Wing stroke with a Euro blade?

3 months 2 weeks ago #37895 by jsapan
It was recently suggested to me that using a wing stroke with a Euro blade will be more efficient that a "normal" stroke.  

Anyone with thoughts or insight about this?

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3 months 2 weeks ago - 3 months 2 weeks ago #37897 by Arcturus
After I had gotten intro lessons on a surf ski but before I received the one I bought, I experimented with this.

Bear in mind two things:
1.  I had next to no experience actually paddling with wing paddles (three times).
2.  Euro blade shapes vary within that category; they are not all the same design.

Caveats aside, I found that trying to strictly emulate wing stroke with Euro didn’t work as well as modifying my usual stroke did. I adjusted blade plant to something in between the two, mainly. It did result in better avg speed without any problems. But if you actually own a ski and are hoping to save money by not buying a wing paddle, I think it’s a little silly. It’d save more money to buy a wing paddle and not buy the ski. The first time I ever tried a wing paddle, it was from someone loaning me the paddle plus a rotomold sea kayak. The wing paddle alone, with a suggestion to let it guide me (“don’t fight it”) resulted in almost an immediate jump in speed.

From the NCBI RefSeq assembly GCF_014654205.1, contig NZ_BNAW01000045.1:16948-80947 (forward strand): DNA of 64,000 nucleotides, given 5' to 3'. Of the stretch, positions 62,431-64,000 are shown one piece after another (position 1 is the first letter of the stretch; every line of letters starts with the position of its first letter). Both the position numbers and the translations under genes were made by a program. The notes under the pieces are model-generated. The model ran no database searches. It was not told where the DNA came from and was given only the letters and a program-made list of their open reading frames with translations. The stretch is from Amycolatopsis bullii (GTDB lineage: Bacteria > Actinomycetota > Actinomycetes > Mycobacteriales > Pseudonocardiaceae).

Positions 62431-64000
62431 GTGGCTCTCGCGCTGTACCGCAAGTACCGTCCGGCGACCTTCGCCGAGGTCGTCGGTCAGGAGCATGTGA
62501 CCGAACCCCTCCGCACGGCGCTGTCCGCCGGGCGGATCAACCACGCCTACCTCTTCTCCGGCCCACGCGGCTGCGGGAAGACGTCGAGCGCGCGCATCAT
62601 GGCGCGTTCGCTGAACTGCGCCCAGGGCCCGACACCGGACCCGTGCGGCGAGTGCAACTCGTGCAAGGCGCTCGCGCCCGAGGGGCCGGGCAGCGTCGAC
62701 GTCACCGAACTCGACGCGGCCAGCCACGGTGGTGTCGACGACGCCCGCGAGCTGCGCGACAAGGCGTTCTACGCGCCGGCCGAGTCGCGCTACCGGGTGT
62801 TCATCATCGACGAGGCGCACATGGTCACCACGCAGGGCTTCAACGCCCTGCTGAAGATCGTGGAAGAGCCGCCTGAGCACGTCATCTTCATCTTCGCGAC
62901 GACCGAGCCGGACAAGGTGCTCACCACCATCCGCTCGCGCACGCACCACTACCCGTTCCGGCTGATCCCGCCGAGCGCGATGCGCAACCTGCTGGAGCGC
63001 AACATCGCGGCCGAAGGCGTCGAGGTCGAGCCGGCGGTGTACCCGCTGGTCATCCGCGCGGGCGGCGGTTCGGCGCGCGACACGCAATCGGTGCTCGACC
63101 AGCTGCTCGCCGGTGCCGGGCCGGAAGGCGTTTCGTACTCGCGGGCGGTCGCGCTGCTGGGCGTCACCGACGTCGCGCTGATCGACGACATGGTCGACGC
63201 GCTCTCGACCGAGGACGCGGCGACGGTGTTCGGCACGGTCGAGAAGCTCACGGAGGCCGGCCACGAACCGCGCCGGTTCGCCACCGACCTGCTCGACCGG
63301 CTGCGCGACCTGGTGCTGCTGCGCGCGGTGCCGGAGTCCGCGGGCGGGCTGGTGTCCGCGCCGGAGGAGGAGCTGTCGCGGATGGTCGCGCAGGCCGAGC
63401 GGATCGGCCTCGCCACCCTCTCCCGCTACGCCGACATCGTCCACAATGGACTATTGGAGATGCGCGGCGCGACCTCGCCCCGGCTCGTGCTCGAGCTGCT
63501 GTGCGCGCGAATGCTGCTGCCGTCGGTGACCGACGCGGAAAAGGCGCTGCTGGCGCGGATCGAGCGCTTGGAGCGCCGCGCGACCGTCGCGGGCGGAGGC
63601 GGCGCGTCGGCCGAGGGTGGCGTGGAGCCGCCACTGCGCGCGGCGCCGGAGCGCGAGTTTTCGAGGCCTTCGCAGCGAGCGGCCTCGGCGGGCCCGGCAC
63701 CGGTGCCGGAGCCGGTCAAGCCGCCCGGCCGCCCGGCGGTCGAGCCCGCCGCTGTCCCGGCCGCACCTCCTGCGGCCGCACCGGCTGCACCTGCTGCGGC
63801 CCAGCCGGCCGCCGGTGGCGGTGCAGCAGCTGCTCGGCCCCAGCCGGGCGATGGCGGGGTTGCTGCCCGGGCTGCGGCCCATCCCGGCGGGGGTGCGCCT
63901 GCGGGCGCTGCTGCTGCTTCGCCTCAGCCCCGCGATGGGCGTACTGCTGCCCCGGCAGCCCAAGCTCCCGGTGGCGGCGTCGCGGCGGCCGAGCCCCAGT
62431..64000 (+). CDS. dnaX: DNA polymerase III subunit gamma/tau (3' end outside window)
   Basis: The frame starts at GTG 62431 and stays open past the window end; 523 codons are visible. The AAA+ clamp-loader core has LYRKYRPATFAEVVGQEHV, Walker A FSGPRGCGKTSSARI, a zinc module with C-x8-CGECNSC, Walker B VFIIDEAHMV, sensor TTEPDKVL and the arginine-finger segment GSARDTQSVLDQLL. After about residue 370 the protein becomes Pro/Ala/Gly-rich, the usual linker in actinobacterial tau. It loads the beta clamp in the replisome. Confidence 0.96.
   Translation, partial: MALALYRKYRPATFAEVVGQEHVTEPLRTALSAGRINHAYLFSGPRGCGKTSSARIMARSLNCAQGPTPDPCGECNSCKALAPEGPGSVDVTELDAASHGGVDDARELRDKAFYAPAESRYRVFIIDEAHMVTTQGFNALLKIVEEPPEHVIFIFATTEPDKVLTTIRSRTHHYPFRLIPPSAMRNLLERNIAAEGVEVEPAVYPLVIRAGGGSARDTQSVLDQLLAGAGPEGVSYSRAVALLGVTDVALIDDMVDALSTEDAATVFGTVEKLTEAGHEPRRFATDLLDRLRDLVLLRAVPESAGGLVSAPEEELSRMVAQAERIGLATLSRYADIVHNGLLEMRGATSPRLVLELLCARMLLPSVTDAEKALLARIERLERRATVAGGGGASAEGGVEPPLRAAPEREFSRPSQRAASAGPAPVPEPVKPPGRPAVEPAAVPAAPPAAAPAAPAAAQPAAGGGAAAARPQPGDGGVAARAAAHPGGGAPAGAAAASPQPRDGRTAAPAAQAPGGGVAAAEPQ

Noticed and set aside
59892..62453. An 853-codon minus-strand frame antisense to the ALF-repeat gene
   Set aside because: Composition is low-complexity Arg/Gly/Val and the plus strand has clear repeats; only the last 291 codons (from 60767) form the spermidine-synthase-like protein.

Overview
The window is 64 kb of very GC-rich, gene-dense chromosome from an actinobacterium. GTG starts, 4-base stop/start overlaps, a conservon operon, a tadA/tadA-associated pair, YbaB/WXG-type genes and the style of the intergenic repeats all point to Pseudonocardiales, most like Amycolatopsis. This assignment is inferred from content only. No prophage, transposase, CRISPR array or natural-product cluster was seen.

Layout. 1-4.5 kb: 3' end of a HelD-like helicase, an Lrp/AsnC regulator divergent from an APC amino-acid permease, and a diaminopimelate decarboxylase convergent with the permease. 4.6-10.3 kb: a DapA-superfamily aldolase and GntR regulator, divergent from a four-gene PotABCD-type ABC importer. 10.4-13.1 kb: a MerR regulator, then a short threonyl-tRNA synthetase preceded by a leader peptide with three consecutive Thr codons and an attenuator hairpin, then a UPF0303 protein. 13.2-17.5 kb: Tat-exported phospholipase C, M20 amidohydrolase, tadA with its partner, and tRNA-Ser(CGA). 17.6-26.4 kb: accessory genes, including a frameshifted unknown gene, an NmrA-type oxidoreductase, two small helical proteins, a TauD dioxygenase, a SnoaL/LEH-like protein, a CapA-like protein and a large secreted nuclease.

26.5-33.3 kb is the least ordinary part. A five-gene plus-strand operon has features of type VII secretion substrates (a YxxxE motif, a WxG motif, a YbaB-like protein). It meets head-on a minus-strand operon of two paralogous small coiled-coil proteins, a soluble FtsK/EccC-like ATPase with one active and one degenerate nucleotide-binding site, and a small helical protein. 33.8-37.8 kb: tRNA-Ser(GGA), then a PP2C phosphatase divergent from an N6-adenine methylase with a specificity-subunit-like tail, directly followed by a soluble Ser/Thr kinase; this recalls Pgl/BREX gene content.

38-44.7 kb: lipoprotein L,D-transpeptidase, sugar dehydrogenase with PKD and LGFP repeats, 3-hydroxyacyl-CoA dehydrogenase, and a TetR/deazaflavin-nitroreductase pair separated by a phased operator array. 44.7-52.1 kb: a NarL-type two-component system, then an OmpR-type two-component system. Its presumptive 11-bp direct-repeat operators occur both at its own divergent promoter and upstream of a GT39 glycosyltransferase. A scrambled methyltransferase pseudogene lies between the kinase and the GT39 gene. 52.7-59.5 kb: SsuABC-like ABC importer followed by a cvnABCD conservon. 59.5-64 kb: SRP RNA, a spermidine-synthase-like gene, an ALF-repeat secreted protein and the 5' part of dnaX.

Best that you do your own experimentation! 

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3 months 2 weeks ago #37898 by M.v.E.
For me there is not a big difference between a Wing Paddle stroke and a Euro paddle stroke. It´s all about an efficient forward srtoke which means that you use the bigger muscles of the legs and the torso. For holidays I go on seakayaking trips with my tandem Folding kayak. Then I prefer the Euro blade mainly because the Wing is simply not long enough